24. Statistical Analysis – POD • Hit/Miss analysis • example 1 MIL-HDBK-1823A, Non-Destructive Evaluation System Reliability Assessment (2009).

    25. Statistical Analysis – POD • “â vs a” analysis (â = signal strength, a = flaw size) • Magnitude of signal contains information. • More information results in more statistical confidence, which ultimately reduces sample size requirements. • Again, regression model assumes POD is function of flaw size. • Censored regression almost always involved, so commercial package such as SAS or S-Plus necessary. where, Regression variance 1 MIL-HDBK-1823A, Non-Destructive Evaluation System Reliability Assessment (2009).

    26. Statistical Analysis – POD • â vs a analysis • Basically a linear model. • Wald confidence intervals sufficient. • Delta method used to generate confidence intervals on POD curve.

    27. MIL-HDBK-1823A

    28. MIL-HDBK-1823A Summary • Completed in 2007; released in 2009 • 132 pages • All new figures (65) • Approximately 70% new text • Based on best-practices for NDE and statistical analysis • 100% new software available • â vs. a • hit/miss

    29. MIL-HDBK-1823ASupport Website • Download the Handbook • Request the mh1823 POD software http://mh1823.com/mh1823

    30. Addressing Deficiencies (1) • Concern exists on performing a POD calculation on poor data sets • Poor data sets can be defined as: • Limited in sample size • Data does not follow typical POD model fits • Problem when wrong model used for statistical inference • Worst case scenario: a fictitious a90/95 may be obtained. • One possible remedy is a ‘4 parameter model’: • Proposed by Moore and Spencer in 1999, • However, parameter estimation problem difficult using classical statistical methods • It is likely that such methods also require large data sets(Very little work performed to date)

    31. Addressing Deficiencies (2) • Markov-Chain Monte Carlo (MCMC) offers a flexible method to use sampling to calculate confidence bounds. • Bayesian approach with non-informative priors can be used to • Model function: Logit or Probit • Model form: (Parameters): 2, 3, and 4 parameter models. • Upper Bound = P(random missed call) = a • Lower Bound = P(false call rate) = b

    32. Bayesian Approach Prior, “Belief” Physics Based Model Likelihood Posterior Normalizing Constant • Prior – Physics based model or expert opinion • Normalizing Constant : Useful in model selection • Likelihood: forward model and measurement data • Posterior: Integration of information from model and experimental data • y: data • λ : parameter(s)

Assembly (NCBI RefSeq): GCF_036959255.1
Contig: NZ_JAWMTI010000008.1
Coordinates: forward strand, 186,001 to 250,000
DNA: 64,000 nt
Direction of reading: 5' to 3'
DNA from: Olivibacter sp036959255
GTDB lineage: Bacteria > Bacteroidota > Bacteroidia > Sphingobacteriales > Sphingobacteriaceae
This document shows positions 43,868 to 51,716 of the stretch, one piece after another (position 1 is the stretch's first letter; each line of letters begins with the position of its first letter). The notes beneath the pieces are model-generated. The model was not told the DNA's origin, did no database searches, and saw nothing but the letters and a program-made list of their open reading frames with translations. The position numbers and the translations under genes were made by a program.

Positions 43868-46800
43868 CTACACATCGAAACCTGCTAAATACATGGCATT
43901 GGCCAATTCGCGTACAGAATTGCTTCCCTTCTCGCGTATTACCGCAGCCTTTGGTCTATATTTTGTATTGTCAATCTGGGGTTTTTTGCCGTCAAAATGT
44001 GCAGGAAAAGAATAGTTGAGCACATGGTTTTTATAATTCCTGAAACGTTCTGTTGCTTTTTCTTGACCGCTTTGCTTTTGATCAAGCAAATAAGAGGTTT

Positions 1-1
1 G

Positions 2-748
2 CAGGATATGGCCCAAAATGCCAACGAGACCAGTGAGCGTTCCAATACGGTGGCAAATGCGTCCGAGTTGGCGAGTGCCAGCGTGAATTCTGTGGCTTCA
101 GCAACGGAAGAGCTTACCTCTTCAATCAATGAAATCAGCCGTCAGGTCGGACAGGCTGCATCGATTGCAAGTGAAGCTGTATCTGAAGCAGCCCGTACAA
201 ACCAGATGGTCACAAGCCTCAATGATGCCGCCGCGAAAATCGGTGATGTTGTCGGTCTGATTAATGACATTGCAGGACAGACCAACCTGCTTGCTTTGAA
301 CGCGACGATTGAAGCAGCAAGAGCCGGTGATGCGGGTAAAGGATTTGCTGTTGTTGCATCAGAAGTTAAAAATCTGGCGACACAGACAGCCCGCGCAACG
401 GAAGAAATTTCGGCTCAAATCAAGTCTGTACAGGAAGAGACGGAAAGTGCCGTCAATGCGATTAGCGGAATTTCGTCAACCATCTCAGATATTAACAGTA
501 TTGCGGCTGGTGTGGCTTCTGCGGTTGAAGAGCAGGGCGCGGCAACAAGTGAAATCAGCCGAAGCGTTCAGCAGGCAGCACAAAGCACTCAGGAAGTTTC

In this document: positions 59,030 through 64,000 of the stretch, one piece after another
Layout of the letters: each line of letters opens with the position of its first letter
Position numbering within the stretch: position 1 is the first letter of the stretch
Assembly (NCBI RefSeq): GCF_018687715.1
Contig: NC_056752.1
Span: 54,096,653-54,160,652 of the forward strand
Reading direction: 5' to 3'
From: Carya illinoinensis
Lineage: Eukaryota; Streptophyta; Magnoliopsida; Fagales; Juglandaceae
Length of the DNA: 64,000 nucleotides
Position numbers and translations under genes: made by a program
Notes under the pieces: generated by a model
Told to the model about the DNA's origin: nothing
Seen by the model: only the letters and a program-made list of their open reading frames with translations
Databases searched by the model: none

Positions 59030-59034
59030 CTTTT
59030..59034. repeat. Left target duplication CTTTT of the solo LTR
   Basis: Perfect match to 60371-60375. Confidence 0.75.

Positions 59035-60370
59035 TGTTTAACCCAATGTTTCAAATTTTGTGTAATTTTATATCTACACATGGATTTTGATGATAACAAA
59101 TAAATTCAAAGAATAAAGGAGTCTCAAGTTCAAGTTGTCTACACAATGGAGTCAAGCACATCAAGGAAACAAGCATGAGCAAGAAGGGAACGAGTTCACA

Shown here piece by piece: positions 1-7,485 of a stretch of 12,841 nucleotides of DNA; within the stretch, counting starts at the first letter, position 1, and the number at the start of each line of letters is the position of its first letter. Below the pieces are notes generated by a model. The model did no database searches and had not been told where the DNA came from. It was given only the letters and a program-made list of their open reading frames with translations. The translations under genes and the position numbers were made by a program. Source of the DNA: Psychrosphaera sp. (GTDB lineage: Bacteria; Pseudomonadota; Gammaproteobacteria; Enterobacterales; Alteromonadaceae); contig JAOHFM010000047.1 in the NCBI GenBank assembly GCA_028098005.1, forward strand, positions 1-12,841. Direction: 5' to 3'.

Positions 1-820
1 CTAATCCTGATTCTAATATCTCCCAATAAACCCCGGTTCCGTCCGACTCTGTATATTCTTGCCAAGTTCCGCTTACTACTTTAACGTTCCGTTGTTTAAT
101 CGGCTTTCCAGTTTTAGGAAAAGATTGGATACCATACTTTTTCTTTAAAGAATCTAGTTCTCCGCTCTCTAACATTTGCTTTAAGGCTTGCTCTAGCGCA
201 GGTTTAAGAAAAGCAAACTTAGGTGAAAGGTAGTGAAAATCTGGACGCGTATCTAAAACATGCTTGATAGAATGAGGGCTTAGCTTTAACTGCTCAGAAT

33. Bayes Factors for Model Selection Compare two models M2 and M1 Using the Bayes Factor

    34. Difficult Data Set #1 • NTIAC A9002(3)L What’s going on here? NTIAC, Nondestructive Evaluation (NDE) Capabilities Data Book 3rd ed., NTIAC DB-97-02, Nondestructive Testing Information Analysis Center, November 1997

    35. Difficult Data Set #1 • Example of using the wrong model. NTIAC, Nondestructive Evaluation (NDE) Capabilities Data Book 3rd ed., NTIAC DB-97-02, Nondestructive Testing Information Analysis Center, November 1997

    36. Difficult Data Set #1 • 2 parameter logit/probit • Appears to show a90 and a90/95 values â â a (mm) a (mm)

    37. Difficult Data Set #1 • 3 parameter lower logit/probit • Again, appears as if there are a90 and a90/95 values â â a (mm) a (mm)

    38. Difficult Data Set #1 • 3 parameter upper logit/probit â â a (mm) a (mm)

    39. Difficult Data Set #1 • Case study 4 parameter probit â a (mm)

    40. Difficult Data Set #1 • 4 parameter Logit is most likely â a (mm)

    41. Difficult Data Set #1 • Summary of Results

    42. Difficult Data Set #2 • Example of using the wrong model. • Note: MH1823 Software Produce Numerous Warnings. What’s going on here? NTIAC, Nondestructive Evaluation (NDE) Capabilities Data Book 3rd ed., NTIAC DB-97-02, Nondestructive Testing Information Analysis Center, November 1997

    43. Difficult Data Set #2 • 2 parameter logit/probit • Appears to that a90 and a90/95 values exist. â â a (mm) a (mm)

    44. Difficult Data Set #2 • 4 parameter probit • a90 and a90/95 value doesn’t exist â a (mm)

    45. Difficult Data Set #2 • Which model is correct? • Log Marginal Likelihoods and Bayes factors

    46. Small Data Set • A great example where the last procedure fails • Small data sets do not cause any warnings with standard software.

    47. Small Data Set • 4 parameter model â a (inches)

    48. Small Data Set • Summary for Small data set

    49. Conclusion • It sometimes appears (and is desirable) that there is a systematic procedure that will automatically determine the best model, but this actually isn’t the case. • Bayes Factors provide useful approach to evaluate the best model • However, an example with a small data set showed that even the Bayes factor procedure can lead one to a wrong conclusion • It doesn’t tell you to stop and not perform an analysis • Need to look at data and perform ‘diagnostics’ • Bottom line – Procedures don’t replace statisticians.

    50. Model-Assisted POD • C-5 Wing Splice Fatigue Crack Specimens: • Two layer specimens are 14" long and 2" wide, • 0.156" top layer, 0.100" bottom layer • 90% fasteners were titanium, 10% fasteners were steel • Fatigue cracks position at 6 and 12 o’clock positions • Crack length ranged from 0.027" – 0.169“ (2nd layer) • vary: location of cracks – at both 1st and 2nd layer • AFRL/UDRI Acquired Data (Hughes, Dukate, Martin)